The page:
I will contact the vendor and see what my options are. I was able to view the Moon yesterday and trying to conpensate did interfere with getting a steady, sharp view.

I think you should do just that, Glenn. Especially since that offset changes as you move the sides.

Larry, good idea and photos to show the difference. 



#64 REC

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Posted 16 August 2019 - 12:53 PM

It was about 180x. I don’t know for sure because I haven’t calculated the magnification of the front-piece Barlow’s I use. But it’s close to that.

 

The couple times I’ve observed Saturn, seeing was fairly good. 

 

I can easily see the Cassini Division with my C80ED. It’s definite and with good seeing I can see it in front of the planet, not only on the sides. With the 100mm, it is just more prominent, as you would expect. This using the binoviewer.

 

Keep checking. It needs good conditions, being so low in altitude. I know good seeing days here have been rare with the jet stream overhead.

Thanks, I can get to 160-180 with my BV, so give it a try!


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#65 Cali

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Posted 17 August 2019 - 11:09 AM

Recently, I was considering selling my Mak. You know the story. You sell everything you own so you can buy it all back again.

 

All I can say is that running into this product was like finding a $100 bill on the street. Everything just looks better.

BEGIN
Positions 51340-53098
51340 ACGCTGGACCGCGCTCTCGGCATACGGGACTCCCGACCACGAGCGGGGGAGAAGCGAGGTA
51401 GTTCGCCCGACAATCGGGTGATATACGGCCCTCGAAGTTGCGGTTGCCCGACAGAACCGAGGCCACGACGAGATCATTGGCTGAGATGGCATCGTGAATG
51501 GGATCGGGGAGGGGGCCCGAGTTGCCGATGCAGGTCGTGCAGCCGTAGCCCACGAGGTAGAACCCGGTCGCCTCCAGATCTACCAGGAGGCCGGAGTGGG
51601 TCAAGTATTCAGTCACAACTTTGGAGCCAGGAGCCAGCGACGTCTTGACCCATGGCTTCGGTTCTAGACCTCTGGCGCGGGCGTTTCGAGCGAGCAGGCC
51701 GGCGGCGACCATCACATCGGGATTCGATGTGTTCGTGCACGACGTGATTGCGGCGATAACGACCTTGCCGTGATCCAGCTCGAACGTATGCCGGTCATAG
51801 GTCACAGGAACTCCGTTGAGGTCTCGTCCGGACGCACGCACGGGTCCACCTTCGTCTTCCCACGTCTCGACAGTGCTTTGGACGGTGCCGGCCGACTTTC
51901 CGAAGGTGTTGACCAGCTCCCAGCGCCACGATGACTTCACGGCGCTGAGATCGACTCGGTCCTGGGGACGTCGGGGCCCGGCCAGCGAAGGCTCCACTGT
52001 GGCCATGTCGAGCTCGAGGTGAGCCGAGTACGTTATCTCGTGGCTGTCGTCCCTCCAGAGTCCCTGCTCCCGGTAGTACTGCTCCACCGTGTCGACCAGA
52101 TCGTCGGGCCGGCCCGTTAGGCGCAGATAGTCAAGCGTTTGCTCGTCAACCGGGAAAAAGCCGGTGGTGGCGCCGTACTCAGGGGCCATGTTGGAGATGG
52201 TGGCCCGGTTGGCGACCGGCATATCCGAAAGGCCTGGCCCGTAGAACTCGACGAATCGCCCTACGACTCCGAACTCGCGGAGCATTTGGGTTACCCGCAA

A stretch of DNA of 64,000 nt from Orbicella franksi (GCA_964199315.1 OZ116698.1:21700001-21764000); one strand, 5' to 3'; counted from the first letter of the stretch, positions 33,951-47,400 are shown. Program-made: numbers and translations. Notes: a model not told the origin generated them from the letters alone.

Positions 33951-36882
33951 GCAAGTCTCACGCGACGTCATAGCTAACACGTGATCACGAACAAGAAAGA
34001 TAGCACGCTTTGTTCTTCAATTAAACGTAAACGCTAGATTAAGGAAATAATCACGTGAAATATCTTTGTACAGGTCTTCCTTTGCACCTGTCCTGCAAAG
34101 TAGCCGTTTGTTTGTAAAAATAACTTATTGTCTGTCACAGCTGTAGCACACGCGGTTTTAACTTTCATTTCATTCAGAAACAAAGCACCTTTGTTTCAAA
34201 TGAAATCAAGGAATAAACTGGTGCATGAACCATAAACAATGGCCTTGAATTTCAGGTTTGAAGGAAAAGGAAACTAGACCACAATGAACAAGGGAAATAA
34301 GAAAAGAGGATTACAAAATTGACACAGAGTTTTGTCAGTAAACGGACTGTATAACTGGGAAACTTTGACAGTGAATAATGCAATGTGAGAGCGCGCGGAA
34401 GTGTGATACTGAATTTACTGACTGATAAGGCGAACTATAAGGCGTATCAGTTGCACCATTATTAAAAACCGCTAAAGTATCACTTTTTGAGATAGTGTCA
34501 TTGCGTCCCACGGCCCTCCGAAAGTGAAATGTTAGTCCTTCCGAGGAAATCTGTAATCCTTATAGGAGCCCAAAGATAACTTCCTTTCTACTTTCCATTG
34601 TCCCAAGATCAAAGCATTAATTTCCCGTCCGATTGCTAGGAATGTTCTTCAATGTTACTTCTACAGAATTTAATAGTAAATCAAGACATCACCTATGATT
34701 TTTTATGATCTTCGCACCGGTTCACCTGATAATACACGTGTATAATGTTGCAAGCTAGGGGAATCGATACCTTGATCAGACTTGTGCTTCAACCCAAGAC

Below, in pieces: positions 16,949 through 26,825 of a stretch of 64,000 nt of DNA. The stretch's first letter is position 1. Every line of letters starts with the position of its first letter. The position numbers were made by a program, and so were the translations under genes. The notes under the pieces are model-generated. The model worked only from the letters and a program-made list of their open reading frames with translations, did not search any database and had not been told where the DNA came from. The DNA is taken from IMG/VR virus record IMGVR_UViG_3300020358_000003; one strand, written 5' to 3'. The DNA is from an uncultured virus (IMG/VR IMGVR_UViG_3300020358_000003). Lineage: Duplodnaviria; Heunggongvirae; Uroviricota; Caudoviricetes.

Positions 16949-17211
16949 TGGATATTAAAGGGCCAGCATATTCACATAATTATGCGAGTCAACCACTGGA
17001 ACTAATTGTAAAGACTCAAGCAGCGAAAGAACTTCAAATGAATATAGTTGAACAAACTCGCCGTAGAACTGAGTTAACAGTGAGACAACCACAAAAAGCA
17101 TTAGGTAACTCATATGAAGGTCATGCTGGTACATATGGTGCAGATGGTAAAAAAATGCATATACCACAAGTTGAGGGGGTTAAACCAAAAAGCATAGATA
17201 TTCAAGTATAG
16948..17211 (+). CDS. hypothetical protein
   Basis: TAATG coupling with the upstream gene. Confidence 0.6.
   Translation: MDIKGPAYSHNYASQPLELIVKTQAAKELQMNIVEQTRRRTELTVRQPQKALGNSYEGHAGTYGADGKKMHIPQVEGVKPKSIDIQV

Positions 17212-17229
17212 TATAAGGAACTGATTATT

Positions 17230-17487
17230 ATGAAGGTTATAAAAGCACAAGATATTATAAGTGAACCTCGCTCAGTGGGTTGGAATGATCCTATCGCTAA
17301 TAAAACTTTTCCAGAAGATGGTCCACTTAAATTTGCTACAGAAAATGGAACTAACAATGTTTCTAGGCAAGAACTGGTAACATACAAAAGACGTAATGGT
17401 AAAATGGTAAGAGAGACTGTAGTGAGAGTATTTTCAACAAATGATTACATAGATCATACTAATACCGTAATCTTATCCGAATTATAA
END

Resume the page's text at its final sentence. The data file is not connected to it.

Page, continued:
The Mak stays.

 

- Cal


Edited by Cali, 17 August 2019 - 11:55 AM.

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#66 B 26354

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Posted 17 August 2019 - 08:09 PM

....running into this product was like finding a $100 bill on the street. Everything just looks better. 

 

The Mak stays.

 

- Cal

woot.gif


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#67 Mike McShan

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Posted 30 August 2019 - 11:31 AM

After reading this thread, I took the plunge and bought a pair of Arcturus BVs.  So far, I have tried them out on my Sky-Watcher 127mm Mak and my PST solar telescope.  Using the Mak, the views of Jupiter and Saturn have been really pleasant - I can see why people are enthusiastic about these for planetary viewing.  Can't wait to try them on the Moon.  As others had noticed, the views on deep sky objects was not as good as a single eyepiece.